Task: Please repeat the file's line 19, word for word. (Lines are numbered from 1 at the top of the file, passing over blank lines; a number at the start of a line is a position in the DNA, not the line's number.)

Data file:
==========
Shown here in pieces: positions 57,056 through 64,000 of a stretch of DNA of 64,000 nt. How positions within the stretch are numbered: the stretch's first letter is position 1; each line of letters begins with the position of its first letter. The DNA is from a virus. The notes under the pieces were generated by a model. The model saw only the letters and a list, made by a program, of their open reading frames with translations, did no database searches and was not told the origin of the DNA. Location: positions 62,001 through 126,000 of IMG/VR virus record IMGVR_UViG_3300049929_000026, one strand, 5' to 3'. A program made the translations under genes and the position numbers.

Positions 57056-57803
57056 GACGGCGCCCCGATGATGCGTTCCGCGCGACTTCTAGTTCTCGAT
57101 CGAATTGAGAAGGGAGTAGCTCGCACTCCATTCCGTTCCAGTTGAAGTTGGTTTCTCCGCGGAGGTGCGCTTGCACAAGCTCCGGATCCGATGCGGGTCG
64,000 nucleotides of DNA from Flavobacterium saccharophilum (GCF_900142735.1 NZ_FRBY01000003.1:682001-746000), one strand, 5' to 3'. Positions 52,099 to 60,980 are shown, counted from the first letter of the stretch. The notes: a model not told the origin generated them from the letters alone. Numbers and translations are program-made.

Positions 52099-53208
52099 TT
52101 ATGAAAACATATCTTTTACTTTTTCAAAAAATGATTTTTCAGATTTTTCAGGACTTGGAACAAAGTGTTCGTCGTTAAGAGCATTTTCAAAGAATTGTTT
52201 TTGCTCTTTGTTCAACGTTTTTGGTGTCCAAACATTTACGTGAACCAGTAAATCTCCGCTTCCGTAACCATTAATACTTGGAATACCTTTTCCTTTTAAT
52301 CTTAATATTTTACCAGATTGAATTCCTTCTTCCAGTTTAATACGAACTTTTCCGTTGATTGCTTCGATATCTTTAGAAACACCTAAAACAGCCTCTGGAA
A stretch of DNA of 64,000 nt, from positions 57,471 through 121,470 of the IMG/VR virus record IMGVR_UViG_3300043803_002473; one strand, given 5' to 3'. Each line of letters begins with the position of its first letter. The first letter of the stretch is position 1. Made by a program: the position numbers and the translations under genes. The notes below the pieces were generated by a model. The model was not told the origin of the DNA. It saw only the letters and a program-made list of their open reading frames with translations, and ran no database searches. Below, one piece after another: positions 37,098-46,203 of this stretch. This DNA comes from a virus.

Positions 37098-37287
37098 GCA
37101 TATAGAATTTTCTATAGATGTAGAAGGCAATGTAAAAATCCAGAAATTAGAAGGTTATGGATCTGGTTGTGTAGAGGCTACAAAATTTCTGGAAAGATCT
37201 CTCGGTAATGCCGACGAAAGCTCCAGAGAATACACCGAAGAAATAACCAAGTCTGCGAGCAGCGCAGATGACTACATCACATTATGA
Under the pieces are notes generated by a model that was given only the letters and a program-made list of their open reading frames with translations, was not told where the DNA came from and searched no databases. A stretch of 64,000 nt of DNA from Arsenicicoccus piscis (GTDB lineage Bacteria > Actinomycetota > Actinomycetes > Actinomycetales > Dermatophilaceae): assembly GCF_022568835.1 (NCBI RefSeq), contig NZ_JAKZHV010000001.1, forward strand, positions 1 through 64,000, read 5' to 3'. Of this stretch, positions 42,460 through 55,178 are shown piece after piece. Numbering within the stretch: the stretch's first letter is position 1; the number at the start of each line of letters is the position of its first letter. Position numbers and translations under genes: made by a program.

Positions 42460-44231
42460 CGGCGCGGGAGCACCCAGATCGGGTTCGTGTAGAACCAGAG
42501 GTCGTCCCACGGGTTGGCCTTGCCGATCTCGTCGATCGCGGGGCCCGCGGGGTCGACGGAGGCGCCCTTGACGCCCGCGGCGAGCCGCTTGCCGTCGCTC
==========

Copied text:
42501 GTCGTCCCACGGGTTGGCCTTGCCGATCTCGTCGATCGCGGGGCCCGCGGGGTCGACGGAGGCGCCCTTGACGCCCGCGGCGAGCCGCTTGCCGTCGCTC